Counselling isn’t just for unhappy couples. Everyone needs a relationship check-up now and again…As nearly 2 billion people around the world watched, Harry and the love of his life Meghan held hands, declared their undying love for each other, kissed and stepped into a horse drawn carriage where hundreds of thousands danced, cheered and sang as the loving couple headed to their castle, to live ‘happily ever after.’
MOST of us go to the doctor or dentist every year for a check-up — we even go to a mechanic to have our cars tested — and I think it’s about time that we took our relationships just as seriously.
I encourage all couples — even those who consider themselves to be happy — to do a yearly check-in with a couple therapist to ensure their relationship is on track.
The main reason is that relationships have a huge impact on our overall wellbeing. Research shows that if you’re in an unhappy relationship, the level of stress hormones in your body increase. This compromises the immune system and can make you emotionally and physically unwell. High blood pressure, heart problems, depression and anxiety are just a few of the issues that can result from feeling stressed in a relationship.
When we first meet someone, our bodies release oxytocin, dopamine and serotonin, often referred to as bonding or love hormones. During that time, being together as a couple feels easy, but after about 18 months to three years, the release of these hormones levels decrease. We then become familiar with each other, and this is often where the real work begins and ghosts from our past can start showing up in our relationships.
We are all shaped by our previous relationships, mainly the ones with our parents, and the things we carry from our past are often provoked into awareness in our new relationships.
For instance, say you grew up with an alcoholic parent, and your partner goes to a lot of parties and drinks excessively around Christmas time. You find yourself being anxious and worried and start arguments with your partner. You may or may not realise it is your past sparking old worries and anxieties, and most often, we don’t know why we react the way we do.
When we are feeling insecure or unsafe in our relationships, we find ourselves in arguments, often without understanding why we are fighting. Please note, I’m not talking about violence in a relationship — if there is violence in a relationship, you should leave or seek help immediately. I’m talking about scaring each other with everyday arguments, which make your partner feel unsafe.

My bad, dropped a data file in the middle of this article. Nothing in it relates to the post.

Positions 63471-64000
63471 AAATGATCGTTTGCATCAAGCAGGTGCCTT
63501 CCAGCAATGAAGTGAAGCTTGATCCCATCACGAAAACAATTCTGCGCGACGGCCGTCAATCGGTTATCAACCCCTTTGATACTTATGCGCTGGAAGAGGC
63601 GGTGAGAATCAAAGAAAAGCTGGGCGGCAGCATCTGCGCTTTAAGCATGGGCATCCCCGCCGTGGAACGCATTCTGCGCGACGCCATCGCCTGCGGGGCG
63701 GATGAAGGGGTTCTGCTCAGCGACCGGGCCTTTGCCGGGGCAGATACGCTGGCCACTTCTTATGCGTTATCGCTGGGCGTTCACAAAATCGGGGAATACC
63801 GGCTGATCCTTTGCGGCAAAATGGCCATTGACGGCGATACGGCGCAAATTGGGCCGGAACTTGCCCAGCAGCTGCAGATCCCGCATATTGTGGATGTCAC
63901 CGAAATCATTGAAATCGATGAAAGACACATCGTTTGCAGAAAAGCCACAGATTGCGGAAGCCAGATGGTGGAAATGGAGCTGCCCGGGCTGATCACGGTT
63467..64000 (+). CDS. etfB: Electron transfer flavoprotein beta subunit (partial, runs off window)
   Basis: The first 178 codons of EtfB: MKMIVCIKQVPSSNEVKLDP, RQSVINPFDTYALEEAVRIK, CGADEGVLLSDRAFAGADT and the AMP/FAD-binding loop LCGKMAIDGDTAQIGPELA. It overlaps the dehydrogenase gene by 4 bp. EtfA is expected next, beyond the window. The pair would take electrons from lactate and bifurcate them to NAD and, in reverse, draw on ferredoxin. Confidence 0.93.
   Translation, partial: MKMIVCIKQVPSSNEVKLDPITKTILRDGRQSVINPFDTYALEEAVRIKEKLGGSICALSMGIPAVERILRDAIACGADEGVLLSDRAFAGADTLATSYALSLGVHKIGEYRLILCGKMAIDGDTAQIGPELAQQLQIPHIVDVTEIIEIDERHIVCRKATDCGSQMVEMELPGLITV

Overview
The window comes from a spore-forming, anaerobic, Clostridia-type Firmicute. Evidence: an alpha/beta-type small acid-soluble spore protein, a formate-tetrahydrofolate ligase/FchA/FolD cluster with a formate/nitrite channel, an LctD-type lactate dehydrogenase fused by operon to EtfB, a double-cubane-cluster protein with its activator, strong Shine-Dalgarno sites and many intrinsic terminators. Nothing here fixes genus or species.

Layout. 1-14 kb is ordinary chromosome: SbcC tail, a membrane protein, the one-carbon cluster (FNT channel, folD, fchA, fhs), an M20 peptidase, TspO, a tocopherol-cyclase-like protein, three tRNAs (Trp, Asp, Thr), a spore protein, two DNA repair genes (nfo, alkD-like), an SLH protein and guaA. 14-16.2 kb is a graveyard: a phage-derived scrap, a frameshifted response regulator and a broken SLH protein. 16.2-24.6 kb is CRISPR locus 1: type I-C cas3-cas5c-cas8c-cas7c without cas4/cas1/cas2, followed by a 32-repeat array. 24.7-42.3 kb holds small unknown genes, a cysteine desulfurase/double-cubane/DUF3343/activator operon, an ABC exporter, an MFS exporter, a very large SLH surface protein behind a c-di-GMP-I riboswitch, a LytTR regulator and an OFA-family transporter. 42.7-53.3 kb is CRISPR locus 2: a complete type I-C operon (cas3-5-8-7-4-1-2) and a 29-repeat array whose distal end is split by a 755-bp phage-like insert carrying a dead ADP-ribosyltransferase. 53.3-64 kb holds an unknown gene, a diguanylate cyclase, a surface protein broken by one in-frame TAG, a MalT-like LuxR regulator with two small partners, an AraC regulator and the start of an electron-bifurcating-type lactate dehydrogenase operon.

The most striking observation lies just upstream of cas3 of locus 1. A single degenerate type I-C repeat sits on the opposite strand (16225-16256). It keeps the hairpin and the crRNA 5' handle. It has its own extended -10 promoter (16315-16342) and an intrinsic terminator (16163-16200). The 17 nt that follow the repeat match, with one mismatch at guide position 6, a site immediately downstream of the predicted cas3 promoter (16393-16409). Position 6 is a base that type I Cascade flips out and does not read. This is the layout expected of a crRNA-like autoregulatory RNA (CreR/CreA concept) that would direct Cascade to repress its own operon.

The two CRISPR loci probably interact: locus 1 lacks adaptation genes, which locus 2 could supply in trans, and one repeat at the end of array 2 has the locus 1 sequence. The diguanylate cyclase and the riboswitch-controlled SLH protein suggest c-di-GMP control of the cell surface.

A couple therapist can help uncover what is resolved from your past, and what shows up in your current relationship. We can help couples communicate better, not just with words, but with positive body language, gestures and facial expressions to ensure you both feel safe and secure in your relationship.
The most common mistake I see couples make is waiting too long to seek help — unhappy couples wait an average of six years before getting counselling. Many times, the built-up resentment has by then become too overpowering and one person may have already given up, not to mention the fact that your body may have been under stress for a long period of time.
So, I sincerely believe that the best thing you can do if you want to invest in your relationship and your overall wellbeing is to do a yearly check-in with a couples therapist. It might just be one session, or just like any health check-up, we might need to run a few tests or examine what’s happening to really figure out what is going on and how to fix it.
I have a few happy couples that come to me every year for regular check-ups. Some of them have been in therapy before, so they have learnt conflict resolution, soothing the other party when they’re distressed and have an understanding that the past can impact the present — but they know that the best thing to do is nip things in the bud, and to resolve things before they become deeper issues.
For more tips, daily quotes and information about love, dating, relationships and happiness visit my Facebook page Melissa Ferrari - Psychotherapist & Relationship Expert.